by Justin Adams and Mauro Durante
(Ponderosa Music Records, CD, LP, DL)
Sailing south from the Gulf of Taranto, it’s not far to the northern coasts of Africa. Puglia – the Italian region from which violinist/singer Mauro Durante comes – looks towards Libya and the deserts below, and it’s in these places that the British musician Justin Adams has found his musical home. As the producer of Tinariwen, the Malian Tuareg band, Adams teased out a proto-blues, establishing an interest in living musical lineage he has also explored with Gambian singer Juldeh Camara and Algeria’s Rachid Taha.
Still Moving comes out of a meeting Adams and Durante had at Puglia’s famous Notte della Taranta (‘Night of the Tarantula’) festival. As the event’s name suggests, it is inspired by deep folkloric roots and their musical traditions. To this, Adams and Durante add their interest in Mediterranean migrations and the unbounded way in which music flows. The pair sometimes evince a relaxed attitude to these distances: the album’s 11 tracks revisit Italian standards (‘Damme la Manu’ and ‘Amara Terra Mia’), as well as songs from different migrations, such as ‘Little Moses’, first recorded by the Virginia-based Carter Family in 1929. Stylistically, Adams moves from guitar heroics to languid atmospherics worthy of Ry Cooder. ‘Dark Road Down’, one of the album’s original songs speeds along, although not as frenetically as ‘Talassa’, which captures the madness of the pizzicato dance. ‘Cupa Cupa’ stands out for its lean structure, over which Durante’s vocals echo with the sounds of millennia. In tarantism, it is music that cures the poison of the spider’s bite. In its own way, Still Moving perhaps brings about a similar resolution to the troubled shores of today’s Med by accentuating similarity over difference.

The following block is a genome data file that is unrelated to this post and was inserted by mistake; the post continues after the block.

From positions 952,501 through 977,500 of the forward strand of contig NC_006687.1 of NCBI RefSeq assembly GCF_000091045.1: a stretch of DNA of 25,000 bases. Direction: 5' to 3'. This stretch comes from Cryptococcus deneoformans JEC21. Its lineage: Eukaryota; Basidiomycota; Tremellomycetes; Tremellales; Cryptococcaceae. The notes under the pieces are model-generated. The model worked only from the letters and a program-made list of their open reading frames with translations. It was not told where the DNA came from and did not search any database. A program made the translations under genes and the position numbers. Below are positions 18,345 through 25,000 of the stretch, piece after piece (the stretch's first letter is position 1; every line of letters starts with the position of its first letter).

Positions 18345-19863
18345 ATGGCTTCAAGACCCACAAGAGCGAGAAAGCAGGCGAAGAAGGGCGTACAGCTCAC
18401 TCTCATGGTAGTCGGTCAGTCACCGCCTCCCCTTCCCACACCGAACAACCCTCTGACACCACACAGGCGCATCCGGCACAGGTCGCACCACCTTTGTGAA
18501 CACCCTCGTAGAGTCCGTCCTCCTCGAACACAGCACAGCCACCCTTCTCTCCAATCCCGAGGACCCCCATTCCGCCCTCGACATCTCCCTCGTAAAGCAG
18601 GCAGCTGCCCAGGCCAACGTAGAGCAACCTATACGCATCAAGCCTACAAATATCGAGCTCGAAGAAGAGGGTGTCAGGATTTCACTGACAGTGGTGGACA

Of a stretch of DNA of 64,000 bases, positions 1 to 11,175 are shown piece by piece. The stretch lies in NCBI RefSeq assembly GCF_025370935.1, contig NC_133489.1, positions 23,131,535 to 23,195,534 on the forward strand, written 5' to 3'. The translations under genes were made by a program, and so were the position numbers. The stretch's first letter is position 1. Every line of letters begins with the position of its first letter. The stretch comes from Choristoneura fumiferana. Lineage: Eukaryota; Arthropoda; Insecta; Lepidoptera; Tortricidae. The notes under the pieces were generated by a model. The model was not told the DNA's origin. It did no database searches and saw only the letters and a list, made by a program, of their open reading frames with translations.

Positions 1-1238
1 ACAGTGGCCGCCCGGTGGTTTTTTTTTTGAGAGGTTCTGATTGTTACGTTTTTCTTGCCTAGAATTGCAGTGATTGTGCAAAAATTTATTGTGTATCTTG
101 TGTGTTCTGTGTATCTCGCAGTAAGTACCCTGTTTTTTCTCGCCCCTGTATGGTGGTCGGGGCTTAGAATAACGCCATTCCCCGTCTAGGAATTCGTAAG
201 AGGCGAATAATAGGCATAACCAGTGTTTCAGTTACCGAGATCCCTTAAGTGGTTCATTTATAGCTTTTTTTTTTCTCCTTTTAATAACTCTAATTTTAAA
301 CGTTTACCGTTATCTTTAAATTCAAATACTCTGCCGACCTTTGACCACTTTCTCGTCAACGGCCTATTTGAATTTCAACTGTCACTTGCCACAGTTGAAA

El Amor No Es Para Los Débiles
(Agogo Records, CD, LP, DL)
While chicha is a feel-good dance music prevalent across the Andean region, it’s in Peru’s capital city of Lima where this descendent of cumbia has reached its apotheosis. Bareto, a band with a history of fusing the mid-tempo rhythms of chicha with reggae and ska, are expert in the one-two shuffle that the dance calls for. El Amor No Es Para Los Débiles (‘Love is not for the Weak’) sees Bareto hit the target once again – in flamboyant style.
A strength of Bareto’s approach is that they revel in the permeable membranes between musical formats. Although chicha is already a cultural sonic melting pot, the band pull in much more besides: surf guitars, hazy vocals (Maria del Rosario Cardona is dreamily sublime on ‘Cumbia Circular’) and the little squeaks of electronics that constitute sonic exclamation marks in Jamaican sound system productions.
El Amor is Bareto’s second album made with Felipe Alvarez, the Colombian producer responsible for bringing many Latin-American bands into contact with new musical genres. Here, Alvarez, and Bareto’s new lead singer, Javier Arias, have enlisted an impressive roster of guests to push chicha in new directions. With Arias, the veteran cumbia singer Rossy War contributes a slinky “Ay Ay Ay’, while ‘Los Marcianos’, with the sonero Melchohita takes a funkier turn. The expansiveness of chicha to new sounds is given a literal rendition in ‘Cura Cura’, a zippy number that hymns the pleasures of ayahuasca. In this case, the trip is very much about a driving ska rhythm and ecstatic yelping, but bird songs and flutes bring the listener into a simulacrum of the Latin-American jungles. All in all, a whirlwind worth riding.